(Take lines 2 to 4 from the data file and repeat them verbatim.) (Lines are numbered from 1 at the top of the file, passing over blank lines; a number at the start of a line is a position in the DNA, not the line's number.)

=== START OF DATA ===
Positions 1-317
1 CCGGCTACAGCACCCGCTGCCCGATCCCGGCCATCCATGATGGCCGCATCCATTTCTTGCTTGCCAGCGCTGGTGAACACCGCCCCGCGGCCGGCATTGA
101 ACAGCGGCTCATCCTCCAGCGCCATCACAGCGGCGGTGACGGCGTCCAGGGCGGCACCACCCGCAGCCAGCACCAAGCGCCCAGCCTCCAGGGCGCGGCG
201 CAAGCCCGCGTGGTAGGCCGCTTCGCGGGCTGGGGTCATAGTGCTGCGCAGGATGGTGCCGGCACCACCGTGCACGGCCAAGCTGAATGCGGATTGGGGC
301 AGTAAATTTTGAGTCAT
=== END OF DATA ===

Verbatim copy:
1 CCGGCTACAGCACCCGCTGCCCGATCCCGGCCATCCATGATGGCCGCATCCATTTCTTGCTTGCCAGCGCTGGTGAACACCGCCCCGCGGCCGGCATTGA
101 ACAGCGGCTCATCCTCCAGCGCCATCACAGCGGCGGTGACGGCGTCCAGGGCGGCACCACCCGCAGCCAGCACCAAGCGCCCAGCCTCCAGGGCGCGGCG
201 CAAGCCCGCGTGGTAGGCCGCTTCGCGGGCTGGGGTCATAGTGCTGCGCAGGATGGTGCCGGCACCACCGTGCACGGCCAAGCTGAATGCGGATTGGGGC